This is fantastic news and will undoubtedly come as a fantastic help to … This is fantastic news and will undoubtedly come as a fantastic help to many people who were under the regular cycle of unpaid charges leaving them without funds.Speaking from experience in working for six years in a banking debt management unit, I feel I must point out that there's still a couple of events that keep catching people out.Using your card may take 2-3 days for the money to actually debit the account. If you use your card under the "floor limit" of a retailer, the bank will never know that money is due out until the retailer asks for it. For example, many petrol pumps that allow you to pay at the pump only request £1 initially, but it gives them authorisation to take whatever you finally end up spending at the pump.Also the bank cannot stop you from using your card while there are direct debits or standing orders due out around the same time. If you have £50 in your account and spend £40 on your weekly shopping on say, Monday, and a £50 direct debit is due out on the Tuesday, the result can likely be that the direct debit is paid on the Tuesday and the card payment will debit the account on the Wednesday. You will be forced overdrawn.These two examples are important because a card payment simply cannot be stopped or reversed. You might not get charged for it, but the account doesn't have an overdraft so you will be unable to use your account until it is back in credit - and even then, you'll be "down" by how much overdrawn you were as the money will be taken back straight away.The removal of charges is great, but there are still a number of people who lack basic money management skills, and a smaller percentage who simply have no regard for their financial wellbeing and actually utilise the methods above, and the bank holidays, to screw themselves and the banks over.




Bang on and very well explained.

Im on a basic bank account with Santander, never needed an overdraft but there has been the odd scare between payments where I've been overdrawn for a day and been in a panic about it... im wondering if my bank counts as one of these now, or do I have to re-apply? I assume my accounts basic.. it's free with no fluffy bits.. ?

EuroPear

Im on a basic bank account with Santander, never needed an overdraft but … Im on a basic bank account with Santander, never needed an overdraft but there has been the odd scare between payments where I've been overdrawn for a day and been in a panic about it... im wondering if my bank counts as one of these now, or do I have to re-apply? I assume my accounts basic.. it's free with no fluffy bits.. ?



You need to ask Santander.

Do you have a Visa Electron card? There's a difference between having a "current account" with no overdraft, and a "basic account" which can never have an official overdraft.

Remember that not all current accounts charge. I have three and two of them are absolutely free. My third has a bolt-on with the fancy insurance and breakdown stuff and I'm more than happy to pay the £15 per month for it.

dkl_uk

You need to ask Santander.Do you have a Visa Electron card? There's a … You need to ask Santander.Do you have a Visa Electron card? There's a difference between having a "current account" with no overdraft, and a "basic account" which can never have an official overdraft.Remember that not all current accounts charge. I have three and two of them are absolutely free. My third has a bolt-on with the fancy insurance and breakdown stuff and I'm more than happy to pay the £15 per month for it.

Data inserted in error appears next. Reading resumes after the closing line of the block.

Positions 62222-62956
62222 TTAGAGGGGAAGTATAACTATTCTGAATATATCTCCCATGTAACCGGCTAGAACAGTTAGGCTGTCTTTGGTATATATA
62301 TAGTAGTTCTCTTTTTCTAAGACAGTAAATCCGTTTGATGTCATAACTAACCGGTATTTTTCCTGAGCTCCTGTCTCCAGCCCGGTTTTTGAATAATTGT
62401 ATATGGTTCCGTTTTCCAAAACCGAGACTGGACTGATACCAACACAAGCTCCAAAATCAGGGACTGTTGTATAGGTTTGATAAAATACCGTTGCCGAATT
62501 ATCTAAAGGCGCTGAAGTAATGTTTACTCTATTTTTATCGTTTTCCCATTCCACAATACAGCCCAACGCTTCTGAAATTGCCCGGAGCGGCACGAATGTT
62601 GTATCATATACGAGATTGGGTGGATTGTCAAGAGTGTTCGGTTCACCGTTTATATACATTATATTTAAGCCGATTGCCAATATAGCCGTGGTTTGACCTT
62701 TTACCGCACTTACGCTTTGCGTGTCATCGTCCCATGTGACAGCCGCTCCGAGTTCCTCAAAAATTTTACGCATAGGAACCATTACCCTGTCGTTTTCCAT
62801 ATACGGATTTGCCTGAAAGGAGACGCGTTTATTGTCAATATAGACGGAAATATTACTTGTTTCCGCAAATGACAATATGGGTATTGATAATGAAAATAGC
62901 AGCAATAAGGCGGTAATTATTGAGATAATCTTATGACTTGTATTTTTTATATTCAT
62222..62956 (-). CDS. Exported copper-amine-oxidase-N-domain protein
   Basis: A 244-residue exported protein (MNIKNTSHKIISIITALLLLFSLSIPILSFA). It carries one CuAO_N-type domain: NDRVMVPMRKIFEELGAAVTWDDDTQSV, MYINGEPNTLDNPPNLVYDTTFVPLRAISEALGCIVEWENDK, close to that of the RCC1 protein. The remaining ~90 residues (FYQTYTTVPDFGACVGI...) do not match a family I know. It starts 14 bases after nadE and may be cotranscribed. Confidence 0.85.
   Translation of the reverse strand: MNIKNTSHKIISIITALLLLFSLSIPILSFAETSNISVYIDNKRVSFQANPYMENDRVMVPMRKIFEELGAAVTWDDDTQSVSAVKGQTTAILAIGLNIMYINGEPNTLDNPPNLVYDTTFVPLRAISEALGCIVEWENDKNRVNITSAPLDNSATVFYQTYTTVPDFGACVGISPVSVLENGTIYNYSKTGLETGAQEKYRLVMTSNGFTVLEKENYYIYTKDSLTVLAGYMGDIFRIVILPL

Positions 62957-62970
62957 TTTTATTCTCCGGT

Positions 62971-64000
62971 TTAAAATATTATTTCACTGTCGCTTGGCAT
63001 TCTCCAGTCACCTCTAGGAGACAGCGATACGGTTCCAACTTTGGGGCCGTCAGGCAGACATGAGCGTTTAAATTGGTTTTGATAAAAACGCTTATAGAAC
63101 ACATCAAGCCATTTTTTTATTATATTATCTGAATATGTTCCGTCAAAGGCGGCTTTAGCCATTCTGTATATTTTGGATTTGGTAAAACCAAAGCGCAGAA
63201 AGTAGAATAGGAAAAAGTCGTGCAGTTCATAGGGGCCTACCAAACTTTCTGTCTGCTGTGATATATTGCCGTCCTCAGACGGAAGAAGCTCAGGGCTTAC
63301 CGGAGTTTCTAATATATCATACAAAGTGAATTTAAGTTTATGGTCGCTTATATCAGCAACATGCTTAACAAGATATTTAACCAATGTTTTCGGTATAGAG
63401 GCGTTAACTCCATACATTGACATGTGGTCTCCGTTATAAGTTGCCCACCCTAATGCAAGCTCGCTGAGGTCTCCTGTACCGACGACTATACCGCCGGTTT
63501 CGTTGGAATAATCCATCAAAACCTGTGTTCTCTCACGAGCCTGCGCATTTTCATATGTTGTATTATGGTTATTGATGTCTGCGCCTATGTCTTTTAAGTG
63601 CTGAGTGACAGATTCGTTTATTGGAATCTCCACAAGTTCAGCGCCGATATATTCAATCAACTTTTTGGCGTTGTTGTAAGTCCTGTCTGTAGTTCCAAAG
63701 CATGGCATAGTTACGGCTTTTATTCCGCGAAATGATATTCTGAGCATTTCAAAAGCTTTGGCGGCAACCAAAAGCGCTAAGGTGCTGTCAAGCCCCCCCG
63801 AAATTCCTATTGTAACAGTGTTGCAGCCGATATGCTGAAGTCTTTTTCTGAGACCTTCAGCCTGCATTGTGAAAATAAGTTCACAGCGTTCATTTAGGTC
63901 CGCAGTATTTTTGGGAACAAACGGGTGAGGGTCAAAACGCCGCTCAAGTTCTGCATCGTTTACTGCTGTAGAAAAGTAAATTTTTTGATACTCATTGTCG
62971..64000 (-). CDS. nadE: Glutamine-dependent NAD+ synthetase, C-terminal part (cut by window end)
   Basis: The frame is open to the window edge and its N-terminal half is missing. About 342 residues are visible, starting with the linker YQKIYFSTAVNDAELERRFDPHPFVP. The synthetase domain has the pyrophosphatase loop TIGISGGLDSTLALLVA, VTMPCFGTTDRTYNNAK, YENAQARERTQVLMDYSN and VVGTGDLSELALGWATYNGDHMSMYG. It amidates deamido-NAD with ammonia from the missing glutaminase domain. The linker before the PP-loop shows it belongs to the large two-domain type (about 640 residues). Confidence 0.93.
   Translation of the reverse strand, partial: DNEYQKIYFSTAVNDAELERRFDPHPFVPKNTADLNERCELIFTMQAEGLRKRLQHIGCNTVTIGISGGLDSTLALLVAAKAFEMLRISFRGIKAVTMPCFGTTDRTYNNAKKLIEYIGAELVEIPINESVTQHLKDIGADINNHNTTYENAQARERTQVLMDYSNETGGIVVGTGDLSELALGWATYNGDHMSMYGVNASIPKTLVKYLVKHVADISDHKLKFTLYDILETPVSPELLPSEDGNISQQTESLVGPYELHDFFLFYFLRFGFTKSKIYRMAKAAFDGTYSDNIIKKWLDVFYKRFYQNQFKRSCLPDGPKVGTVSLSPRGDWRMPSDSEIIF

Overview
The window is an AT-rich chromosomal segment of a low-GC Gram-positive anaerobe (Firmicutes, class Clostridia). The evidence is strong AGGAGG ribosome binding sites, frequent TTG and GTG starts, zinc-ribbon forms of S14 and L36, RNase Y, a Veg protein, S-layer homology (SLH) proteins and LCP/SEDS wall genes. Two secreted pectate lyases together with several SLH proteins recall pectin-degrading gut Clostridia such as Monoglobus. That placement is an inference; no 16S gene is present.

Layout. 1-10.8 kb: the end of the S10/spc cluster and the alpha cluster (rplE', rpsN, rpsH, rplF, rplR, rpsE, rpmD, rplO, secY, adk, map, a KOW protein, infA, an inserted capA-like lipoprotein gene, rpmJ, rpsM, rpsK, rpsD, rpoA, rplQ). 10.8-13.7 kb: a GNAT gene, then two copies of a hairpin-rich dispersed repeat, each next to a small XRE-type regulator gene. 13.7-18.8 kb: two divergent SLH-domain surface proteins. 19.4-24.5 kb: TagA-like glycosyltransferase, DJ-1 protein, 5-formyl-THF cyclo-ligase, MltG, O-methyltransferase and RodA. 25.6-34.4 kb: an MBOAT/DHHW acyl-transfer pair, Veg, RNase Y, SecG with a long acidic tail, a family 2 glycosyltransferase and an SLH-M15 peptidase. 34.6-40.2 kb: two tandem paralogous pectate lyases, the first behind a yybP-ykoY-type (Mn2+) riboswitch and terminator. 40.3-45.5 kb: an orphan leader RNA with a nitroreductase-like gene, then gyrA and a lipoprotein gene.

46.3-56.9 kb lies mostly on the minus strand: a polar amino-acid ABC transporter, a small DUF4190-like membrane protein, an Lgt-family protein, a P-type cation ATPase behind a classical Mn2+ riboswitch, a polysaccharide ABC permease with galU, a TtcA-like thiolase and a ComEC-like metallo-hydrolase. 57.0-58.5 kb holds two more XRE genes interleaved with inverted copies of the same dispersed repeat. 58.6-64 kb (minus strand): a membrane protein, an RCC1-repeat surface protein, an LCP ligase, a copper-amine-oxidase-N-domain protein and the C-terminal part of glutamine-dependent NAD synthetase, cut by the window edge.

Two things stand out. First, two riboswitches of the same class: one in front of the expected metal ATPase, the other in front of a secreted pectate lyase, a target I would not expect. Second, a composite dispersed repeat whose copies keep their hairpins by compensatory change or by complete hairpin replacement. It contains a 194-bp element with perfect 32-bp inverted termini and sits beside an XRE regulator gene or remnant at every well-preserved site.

Thanks will ask.. & just a visa debit card

smhhukd

you cannot go and request these accounts, they will be offered to people … you cannot go and request these accounts, they will be offered to people with very poor credit that fail to score for other accounts. also banks can and will move customers off these basic accounts when they score higher. these accounts will be awesome for many who lack budgeting skills.



As already mentioned by dlk_uk, in the case of the Co-op at least they have simply stopped charging people for unpaid DDs and SOs for months now. It's not just on their basic (Cashminder) account, but on all accounts. You are only charged if you go into an un-arranged overdraft on a Current account. So, yes, you can request any of these accounts, including the basic one. Also, they cannot and will not force you out of the basic account once you credit score improves, they can simply suggest you take out a standard current account if you have a chance of passing the application, credit check etc.

miles136

winner of the best response 2016 no one will beat this next yearalso love … winner of the best response 2016 no one will beat this next yearalso love the savers moneing, savers are the lucky ones, thing of those who would love to be in your position



so I should feel sorry for you because Ive managed to save money and cant say a word because i will now not make as much interest because I have to pay for your bounced DD's? sounds perfect

arlenehuggins

nationwide put a ccj on my home even though i was ill and was paying them … nationwide put a ccj on my home even though i was ill and was paying them something . banks always punish the low paid



I believe the court put that on your house. Nationwide will have made the request but cannot do it themselves. Fully deserved anyway. Don't tie yourself into something you cant pay, its simple.

10111010101011

so I should feel sorry for you because Ive managed to save money and cant … so I should feel sorry for you because Ive managed to save money and cant say a word because i will now not make as much interest because I have to pay for your bounced DD's? sounds perfect



I have no bounced DDs no over draft and moderate savings, I just believe that the haves should be making money from the have nots

miles136

I have no bounced DDs no over draft and moderate savings, I just believe … I have no bounced DDs no over draft and moderate savings, I just believe that the haves should be making money from the have nots



Fair enough then, apologies! Just not one to give any sympathy for people that want everything handed to them and get whatever they want for free when others have to pay for the liberty. there is literally no situation in this country that should have someone struggling this much. a couple struggling to pay rent, bills etc and bouncing DD's? buy a £20 tent and some sleeping bags and find a field for a month or two.